THE SHOW | Orange Is the New Black
THE EPISODES | “It Sounded Nicer in My Head” and “People Persons”
THE PERFORMANCES | The fourth (and arguably best) season of the Netflix dramedy triumphantly tackled the complex challenges presented by mental illness via the characters of Lolly and Suzanne. Their portrayers, Petty and Aduba, deftly conveyed every conflicted, nuanced emotion as their alter egos remained jailed rather than hospitalized.
Though Lolly was eventually taken to a psych ward (albeit for a murder she didn’t actually commit), her struggle to distinguish between fact and fiction came to head in Episode 7 when Healy found her in a “time machine” she had built out of cardboard and scrap metal. Petty tore at our heartstrings as she held a tight grasp on a potato she thought would help her return to a better time when everything was still possible, and made clear her desire to undo whatever birth defect caused her to be haunted by the voices in her head. This followed an excellent string of flashbacks that let Petty explore what life was like for Lolly prior to her wrongful arrest — a journey that began with her as an aspiring journalist and culminated in her being homeless and selling coffee out of the back of a shopping cart.
Meanwhile, the Aduba-heavy Episode 11 was an absolute gut punch, first by revealing how Suzanne wound up in prison before being forced into a gladiator-style fight opposite Kukudio in present day. To learn that the character was presumably charged with kidnapping and involuntary manslaughter after a series of unfortunate (and inadvertent) events made her situation all the more tragic. As she begged and pleaded to stop being taunted amid every blow she landed on her ex’s face, we, much like Suzanne, were brought to tears. It was an astoundingly raw and real performance from an actress still very much at the top of her game.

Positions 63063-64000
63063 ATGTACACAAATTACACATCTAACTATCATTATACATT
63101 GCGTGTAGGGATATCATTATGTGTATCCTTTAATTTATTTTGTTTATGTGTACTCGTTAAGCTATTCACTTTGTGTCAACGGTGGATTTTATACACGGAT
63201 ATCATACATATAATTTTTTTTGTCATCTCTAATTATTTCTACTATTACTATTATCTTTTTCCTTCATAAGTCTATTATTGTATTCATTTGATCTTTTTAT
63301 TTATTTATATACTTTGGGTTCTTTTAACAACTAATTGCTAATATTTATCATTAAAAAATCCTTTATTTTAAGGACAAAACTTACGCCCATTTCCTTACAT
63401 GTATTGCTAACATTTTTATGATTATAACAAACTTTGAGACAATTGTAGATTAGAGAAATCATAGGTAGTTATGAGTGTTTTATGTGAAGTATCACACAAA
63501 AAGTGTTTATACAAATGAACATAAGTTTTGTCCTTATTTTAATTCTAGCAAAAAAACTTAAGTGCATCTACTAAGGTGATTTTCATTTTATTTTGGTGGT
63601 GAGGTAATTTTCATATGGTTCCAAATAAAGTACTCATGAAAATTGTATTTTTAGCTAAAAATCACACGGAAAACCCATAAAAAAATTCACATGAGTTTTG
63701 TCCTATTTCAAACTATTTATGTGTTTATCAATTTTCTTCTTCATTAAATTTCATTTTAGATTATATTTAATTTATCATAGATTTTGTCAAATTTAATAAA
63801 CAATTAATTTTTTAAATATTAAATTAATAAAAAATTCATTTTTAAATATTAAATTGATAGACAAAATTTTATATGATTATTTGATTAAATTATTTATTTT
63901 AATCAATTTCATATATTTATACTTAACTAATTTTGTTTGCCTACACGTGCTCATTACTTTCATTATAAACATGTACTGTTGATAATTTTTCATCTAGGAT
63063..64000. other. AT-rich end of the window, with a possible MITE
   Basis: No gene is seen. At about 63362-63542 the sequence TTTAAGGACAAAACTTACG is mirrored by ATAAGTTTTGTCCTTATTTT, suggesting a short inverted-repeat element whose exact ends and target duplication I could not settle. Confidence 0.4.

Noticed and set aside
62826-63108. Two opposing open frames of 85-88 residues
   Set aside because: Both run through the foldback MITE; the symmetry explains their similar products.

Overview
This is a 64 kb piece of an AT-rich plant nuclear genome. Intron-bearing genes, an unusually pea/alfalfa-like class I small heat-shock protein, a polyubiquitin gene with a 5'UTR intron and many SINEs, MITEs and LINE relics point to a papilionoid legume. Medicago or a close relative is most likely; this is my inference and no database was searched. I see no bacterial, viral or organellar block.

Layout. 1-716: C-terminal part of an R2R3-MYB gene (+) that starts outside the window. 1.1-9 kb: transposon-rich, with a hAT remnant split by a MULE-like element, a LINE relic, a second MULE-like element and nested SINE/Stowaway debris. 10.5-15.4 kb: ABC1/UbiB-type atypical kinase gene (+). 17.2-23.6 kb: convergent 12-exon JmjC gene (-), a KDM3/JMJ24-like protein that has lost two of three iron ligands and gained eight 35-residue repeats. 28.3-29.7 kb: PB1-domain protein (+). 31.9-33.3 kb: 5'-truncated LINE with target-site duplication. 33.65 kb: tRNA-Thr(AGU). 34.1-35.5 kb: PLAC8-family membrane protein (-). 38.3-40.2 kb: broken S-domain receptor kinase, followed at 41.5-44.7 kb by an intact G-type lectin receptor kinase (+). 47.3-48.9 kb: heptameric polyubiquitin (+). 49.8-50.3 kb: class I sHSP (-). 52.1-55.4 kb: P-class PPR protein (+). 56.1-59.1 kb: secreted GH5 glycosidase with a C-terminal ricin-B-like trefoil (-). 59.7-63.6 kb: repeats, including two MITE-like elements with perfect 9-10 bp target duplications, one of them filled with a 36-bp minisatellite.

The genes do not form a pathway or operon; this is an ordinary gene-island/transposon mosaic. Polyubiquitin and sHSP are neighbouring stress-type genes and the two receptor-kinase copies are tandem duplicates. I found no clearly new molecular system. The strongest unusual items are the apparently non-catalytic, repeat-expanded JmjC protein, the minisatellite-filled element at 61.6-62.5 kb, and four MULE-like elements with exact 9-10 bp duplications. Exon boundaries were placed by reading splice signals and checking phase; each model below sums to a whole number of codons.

HONORABLE MENTION | We can’t blame Veep‘s Mike for wanting to capture Gary’s election tiebreaker meltdown on video: Because TonyHale is amazing at what he does, the rant was a piece of art. As Selina’s body man lashed out at the rest of the surly, snarky staff for their lack of passion, Hale funneled all of his sadness and anger into a sputtering, shrieking tirade that took down every member of the administration for his or her role in Meyers’ defeat. Hale’s shaky, nervous laughter — one of Gary’s hallmarks — infused the monologue with a slightly off-kilter feel, as though the next accusatory finger-point would tip the bag man off the deep end. It’s rare that the HBO series gives us a peek at Gary’s innermost thoughts; when it does, Hale polishes them into gleaming comedic gold.
Which performances knocked your socks off this week? Hit the comments!